How does a company move from communities of interest to communities of practice? Since, after all, isn’t it ultimately the goal to build practice communities? That’s the question Steelyblades asked in response to my last post in which I reported on Mike Gotta’s session about social networking in business here at the Enterprise 2.0 Conference in Boston. In that session, Gotta related his research that showed that communities of interest tend to be more successful than communities of practice. So what does that mean for a company that wants to use the social networking effect to uncover practice expertise within their organization?
There wasn’t much talk in today’s sessions specifically about the evolution from communities of interest to communities of practice in the way of a prescription — nothing along the lines of do abc, wait three weeks, do d. But I think I can provide an answer here. The thing to remember is that the goal is to create a culture in which socialness thrives — so socialness, independent of classification (socialness around practice, socialness around interest). First, just get people comfortable connecting, sharing, helping one another, seeking one another out to exchange value. That culture becomes the foundation on which the socialness around practice can rest. But you need the culture first. If the culture is one of sharing and the social networking tools are present in the same space as the tools people use for their practice work, communities of practice can emerge. Letting people connect first around interests gives them a chance to get comfortable with the openness of social networking and they will be more likely to share professionally once they have that comfort level and an assurance that sharing is valued in the organization.
To the point of the social networking and the practice tools being present in the same space: The key, ultimately, is to integrate social networking activity into the professional practice areas where people already exist, rather than to ask them to stop carrying out their practice in one place and start doing it in another. For example, there are ways to integrate social awareness and social context into email (something Xobni does by giving you social graphs of your email habits and patterns of connection, or OutTwit that integrates Twitter and Outlook). The question was asked in the session today “How do we get people off their existing behaviors like email and get them to start using social networking.” Gotta research shows that companies that succeed at social networking adoption often don’t get people off existing behaviors and lead them down a new path to social networking. They bring the social networking to the place where people are already doing their work and mix it in.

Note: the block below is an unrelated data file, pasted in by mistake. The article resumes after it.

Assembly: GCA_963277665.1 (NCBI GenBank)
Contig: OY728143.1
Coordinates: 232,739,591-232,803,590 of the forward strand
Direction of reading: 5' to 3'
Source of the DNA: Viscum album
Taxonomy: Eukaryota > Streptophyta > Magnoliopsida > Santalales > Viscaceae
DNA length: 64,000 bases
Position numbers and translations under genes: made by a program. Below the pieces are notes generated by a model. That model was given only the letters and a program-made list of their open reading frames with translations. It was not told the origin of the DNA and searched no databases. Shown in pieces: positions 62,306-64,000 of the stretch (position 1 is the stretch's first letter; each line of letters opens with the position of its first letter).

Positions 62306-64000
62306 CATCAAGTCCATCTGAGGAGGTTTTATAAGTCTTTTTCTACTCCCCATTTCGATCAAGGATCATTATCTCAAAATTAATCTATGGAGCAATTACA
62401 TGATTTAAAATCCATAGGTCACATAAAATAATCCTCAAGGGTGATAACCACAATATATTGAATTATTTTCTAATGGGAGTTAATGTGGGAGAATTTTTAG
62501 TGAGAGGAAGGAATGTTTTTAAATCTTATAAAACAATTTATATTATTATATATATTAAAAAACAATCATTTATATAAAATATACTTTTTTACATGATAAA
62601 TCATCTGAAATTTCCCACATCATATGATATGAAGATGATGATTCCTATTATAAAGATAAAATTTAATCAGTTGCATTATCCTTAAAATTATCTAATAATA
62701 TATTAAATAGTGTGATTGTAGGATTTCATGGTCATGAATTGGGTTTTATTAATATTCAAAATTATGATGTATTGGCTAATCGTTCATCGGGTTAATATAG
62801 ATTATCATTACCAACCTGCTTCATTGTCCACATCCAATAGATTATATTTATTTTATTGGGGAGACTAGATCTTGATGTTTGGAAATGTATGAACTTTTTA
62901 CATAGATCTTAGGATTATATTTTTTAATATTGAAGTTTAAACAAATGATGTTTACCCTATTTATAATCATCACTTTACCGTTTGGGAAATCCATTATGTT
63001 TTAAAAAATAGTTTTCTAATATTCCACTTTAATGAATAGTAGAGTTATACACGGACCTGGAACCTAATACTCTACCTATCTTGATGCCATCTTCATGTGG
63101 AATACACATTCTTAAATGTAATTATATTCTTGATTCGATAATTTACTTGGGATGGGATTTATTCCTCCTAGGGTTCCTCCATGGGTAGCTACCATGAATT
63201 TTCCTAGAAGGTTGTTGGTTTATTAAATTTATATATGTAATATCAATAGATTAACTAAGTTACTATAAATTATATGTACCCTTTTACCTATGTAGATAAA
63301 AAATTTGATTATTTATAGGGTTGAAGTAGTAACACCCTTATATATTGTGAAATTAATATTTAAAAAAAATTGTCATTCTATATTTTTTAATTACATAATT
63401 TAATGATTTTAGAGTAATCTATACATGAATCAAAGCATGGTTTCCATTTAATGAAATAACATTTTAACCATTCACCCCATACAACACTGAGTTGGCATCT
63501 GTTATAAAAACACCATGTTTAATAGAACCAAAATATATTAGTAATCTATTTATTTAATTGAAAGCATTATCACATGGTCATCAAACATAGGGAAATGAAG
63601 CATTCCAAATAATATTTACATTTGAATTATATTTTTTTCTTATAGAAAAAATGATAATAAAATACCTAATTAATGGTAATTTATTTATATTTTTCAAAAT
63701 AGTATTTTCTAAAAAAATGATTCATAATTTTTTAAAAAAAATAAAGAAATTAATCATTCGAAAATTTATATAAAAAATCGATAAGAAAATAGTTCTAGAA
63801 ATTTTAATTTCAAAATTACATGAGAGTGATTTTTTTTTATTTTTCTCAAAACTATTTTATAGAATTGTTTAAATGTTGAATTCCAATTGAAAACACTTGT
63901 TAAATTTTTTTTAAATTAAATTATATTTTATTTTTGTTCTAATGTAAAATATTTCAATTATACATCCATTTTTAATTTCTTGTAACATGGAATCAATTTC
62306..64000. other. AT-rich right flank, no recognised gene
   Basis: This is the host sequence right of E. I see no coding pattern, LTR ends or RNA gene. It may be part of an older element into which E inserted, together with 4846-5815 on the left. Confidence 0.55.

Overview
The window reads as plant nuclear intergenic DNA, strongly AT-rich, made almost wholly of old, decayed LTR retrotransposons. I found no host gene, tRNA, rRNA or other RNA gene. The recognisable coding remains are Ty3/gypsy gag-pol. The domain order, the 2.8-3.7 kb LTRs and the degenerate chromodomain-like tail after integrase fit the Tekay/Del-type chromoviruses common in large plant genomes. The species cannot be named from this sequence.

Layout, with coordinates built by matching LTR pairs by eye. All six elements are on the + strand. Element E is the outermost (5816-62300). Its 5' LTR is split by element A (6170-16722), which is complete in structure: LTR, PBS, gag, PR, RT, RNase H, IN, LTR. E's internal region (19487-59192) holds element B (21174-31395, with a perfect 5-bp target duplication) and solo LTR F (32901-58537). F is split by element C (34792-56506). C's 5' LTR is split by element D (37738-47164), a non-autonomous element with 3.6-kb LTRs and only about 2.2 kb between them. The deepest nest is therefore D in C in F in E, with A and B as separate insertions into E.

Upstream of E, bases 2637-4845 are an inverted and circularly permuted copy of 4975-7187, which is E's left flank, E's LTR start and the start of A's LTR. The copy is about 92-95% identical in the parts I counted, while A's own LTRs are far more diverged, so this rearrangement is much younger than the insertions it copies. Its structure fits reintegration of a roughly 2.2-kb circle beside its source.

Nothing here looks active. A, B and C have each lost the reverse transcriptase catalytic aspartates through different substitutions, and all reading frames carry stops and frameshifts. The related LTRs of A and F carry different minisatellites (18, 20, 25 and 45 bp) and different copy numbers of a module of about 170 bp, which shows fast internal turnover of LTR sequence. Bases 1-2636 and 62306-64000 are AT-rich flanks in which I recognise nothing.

In some respects, the emergence of communities of practice out of a culture first characterized by communities of interest is an organic emergence. As it happens, I think we have a successful example within my company, Allyis, to some extent, with what we call our Fun alias. That’s an email alias that was originally formed as a place for the handful of people who liked to play video games after hours to communicate. Over the years, it’s evolved to the point it’s at now where people talk about fun diversions, but are also just as likely to put out a call to the community about looking for a doctor, charity donations, furniture sales, and even questions searching for professional expertise.
The fun alias, is a community and it took shape organically. It was about a specific interest, but once people learned it was a safe zone in which to share, they began to share more and to share about other things. That’s the model we should be after when creating social networking communities in businesses. Create a culture of sharing, create a safe zone for people to share about their interests, integrate those social zones into existing work spaces where people are doing their practice work, let the trust and the relationships built through the sharing about interests shift the use of the space into sharing about practices, innovation, etc as the community wishes. It was pointed out today that this does take time, but there’s a tipping point after which the community has it’s own momentum and the returns that were slow to materialize increase exponentially.
There’s a lot here, and while giving communities a chance to grow organically is important and takes time, there are ways to help that process along strategically by aligning social networking activity with the goals of the organization and the professional goals of employees (I’ll get into that in a blog post in the next day or so). As a guide, though, I think it’s helpful to think about the fun alias at Allyis and how it’s evolved, and just as helpful is thinking about Twitter and how our uses of it have evolved. Most people I know on Twitter use it for the exchange of professional information, it is related to our practice work and makes us better by giving us access to expertise from throughout the network. But most people I know started out on Twitter posting about what bus they were riding, the movie they were going to see, or their lunch. They started their sharing personally, then evolved into sharing professionally as they got more confident, developed relationships and experienced value, but it’s the same space – it’s a single space that integrates interest and practice conversations. It still allows for both to whatever degree the community wishes and will allow.